“When Bamanga was playing his game, I was trying to steer the administration of the party in the right course. Then out of the blues, a court judgement said I was not the secretary, based on what they said, that I was not duly nominated by the South West. That was an absolutely wrong premise which had no bearing with the process of electing the national secretary. I appealed the judgement. There was a stay of execution of that court order but they would not allow me to go back to my office. They said when you win, you come back. I went to the Court of Appeal and won. The judgement was given on a Thursday, and on Friday, there was a pronouncement from the NWC that I had been suspended from the party.

“That was illogical, in the sense that there must have been a disciplinary process. An offending party member must be taken through the process of a disciplinary action before it comes to handing down punishment. I was never called before any disciplinary committee. Some newsmen asked me about the pronouncement and I said that could not be and I quoted the section of the party’s constitution which says that you must put an offending party member through this process. I was not notified of my offence, to start with. Some of them who had some legal brain pointed out to them that ‘what that man is saying is right’.

“Then they formed a disciplinary committee headed by Umaru Dikko. I received their letter inviting me to appear before the committee. And I wrote back that while I was on that seat as the national secretary, I took a memo to NEC on the setting up of the disciplinary committee. An observation was raised that our disciplinary committee was not gender-sensitive, that is, there was no female on it and as such, we should include a female as a member of that committee. That memo was therefore withdrawn. There had not been any NEC until that time that they were calling me. I said the committee was illegal. And two, the last time I knew Umaru Dikko, he was chairman of another party. I didn’t know when he joined us that he was now heading a disciplinary panel. And finally, by the dictates of the contents of our constitution, as the national secretary, I could only be tried by NEC, not any other organ of the party.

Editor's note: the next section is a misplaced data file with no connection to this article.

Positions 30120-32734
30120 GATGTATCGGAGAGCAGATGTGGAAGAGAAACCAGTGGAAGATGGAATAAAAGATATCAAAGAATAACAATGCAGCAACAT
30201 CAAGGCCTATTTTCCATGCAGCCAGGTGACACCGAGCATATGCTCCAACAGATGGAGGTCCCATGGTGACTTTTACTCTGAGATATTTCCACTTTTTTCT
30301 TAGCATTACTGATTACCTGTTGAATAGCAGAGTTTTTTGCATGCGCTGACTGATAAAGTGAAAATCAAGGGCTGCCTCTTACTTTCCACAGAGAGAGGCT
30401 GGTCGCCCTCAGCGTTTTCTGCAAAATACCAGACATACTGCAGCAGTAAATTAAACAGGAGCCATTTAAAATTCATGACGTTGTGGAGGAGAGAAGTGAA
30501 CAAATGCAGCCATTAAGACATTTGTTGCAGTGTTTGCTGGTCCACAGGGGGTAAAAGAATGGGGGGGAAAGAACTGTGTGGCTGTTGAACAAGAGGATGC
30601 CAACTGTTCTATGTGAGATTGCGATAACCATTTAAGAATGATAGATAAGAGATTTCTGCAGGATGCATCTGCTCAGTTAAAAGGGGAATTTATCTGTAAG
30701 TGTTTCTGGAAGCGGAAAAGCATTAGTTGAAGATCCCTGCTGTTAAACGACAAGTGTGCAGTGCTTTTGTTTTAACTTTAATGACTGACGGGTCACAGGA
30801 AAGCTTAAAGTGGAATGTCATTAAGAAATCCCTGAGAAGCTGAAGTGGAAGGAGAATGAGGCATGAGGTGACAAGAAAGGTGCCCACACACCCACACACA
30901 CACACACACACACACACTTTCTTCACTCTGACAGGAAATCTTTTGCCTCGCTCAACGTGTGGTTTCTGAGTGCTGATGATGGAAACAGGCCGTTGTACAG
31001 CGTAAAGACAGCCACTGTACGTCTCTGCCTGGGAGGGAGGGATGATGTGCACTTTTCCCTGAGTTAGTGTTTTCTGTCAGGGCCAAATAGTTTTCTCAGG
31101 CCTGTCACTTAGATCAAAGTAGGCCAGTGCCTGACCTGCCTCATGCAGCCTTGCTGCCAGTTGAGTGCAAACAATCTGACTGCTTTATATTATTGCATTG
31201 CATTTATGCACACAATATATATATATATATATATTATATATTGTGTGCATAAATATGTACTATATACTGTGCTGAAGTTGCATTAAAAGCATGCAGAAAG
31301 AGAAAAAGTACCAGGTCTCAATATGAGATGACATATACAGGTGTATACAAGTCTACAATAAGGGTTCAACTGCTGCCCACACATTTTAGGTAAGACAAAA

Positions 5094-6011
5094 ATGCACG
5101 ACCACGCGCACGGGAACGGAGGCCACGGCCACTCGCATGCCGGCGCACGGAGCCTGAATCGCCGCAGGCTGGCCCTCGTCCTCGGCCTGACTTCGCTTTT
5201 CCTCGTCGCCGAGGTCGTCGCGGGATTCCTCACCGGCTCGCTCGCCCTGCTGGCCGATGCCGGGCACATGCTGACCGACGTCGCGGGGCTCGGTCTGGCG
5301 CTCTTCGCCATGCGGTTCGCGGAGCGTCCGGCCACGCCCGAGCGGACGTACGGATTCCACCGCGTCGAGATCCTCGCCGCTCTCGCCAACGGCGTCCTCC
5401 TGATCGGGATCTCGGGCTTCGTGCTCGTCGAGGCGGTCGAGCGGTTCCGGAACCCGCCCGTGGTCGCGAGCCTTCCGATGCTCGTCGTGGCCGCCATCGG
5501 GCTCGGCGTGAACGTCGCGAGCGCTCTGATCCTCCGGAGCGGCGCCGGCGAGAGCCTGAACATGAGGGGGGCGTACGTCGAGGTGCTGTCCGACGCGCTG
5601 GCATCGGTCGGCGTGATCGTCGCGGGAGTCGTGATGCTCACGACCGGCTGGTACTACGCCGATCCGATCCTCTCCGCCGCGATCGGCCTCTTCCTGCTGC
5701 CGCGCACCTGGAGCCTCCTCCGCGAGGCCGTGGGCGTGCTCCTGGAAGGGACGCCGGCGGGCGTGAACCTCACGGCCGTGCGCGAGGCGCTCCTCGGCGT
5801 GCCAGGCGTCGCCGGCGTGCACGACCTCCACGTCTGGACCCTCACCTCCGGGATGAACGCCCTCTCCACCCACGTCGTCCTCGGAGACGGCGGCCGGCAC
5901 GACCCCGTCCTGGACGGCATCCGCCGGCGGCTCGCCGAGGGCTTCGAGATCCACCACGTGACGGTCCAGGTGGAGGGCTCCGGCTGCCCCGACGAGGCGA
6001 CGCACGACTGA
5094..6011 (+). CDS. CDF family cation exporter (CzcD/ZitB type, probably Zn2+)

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“So, I did not appear before the committee. That was when the battle started and the Governors Forum felt short-changed. The initial plan was to make a scarecrow; that if you remove the secretary, change the chairman as well, because we had an agreement. Jonathan refused to change the chairman. Three people, including David Mark and Adamu Mu’azu, who eventually took over from Bamanga, appealed to him to see reason but he made them empty promise that I would return to my office the following week. When I was making up my mind to leave the party, I called Tony Anenih of blessed memory, and I said, ‘I wouldn’t want you to hear that I took this decision without telling you. I am moving.”

On Zoning, “The constitution of the PDP allows for zoning. If a northern president has held the position for eight years, we said the presidency should move to the South. And in moving to the South, one should consider the zones.

“There are three zones in the South and three zones in the North. So, let it come to the South before we know which of the zones should go for it. If, on the basis of equity, we have had a democratically elected president from the South-West, we now have a democratically elected vice president from the South-West and we have had a democratically elected president from the South-South.

“In the southern divide, I want to believe the South-East is the only one that has not had the opportunity to produce the president. If we belong to the same Nigeria, equity, fair play should be the watchwords.”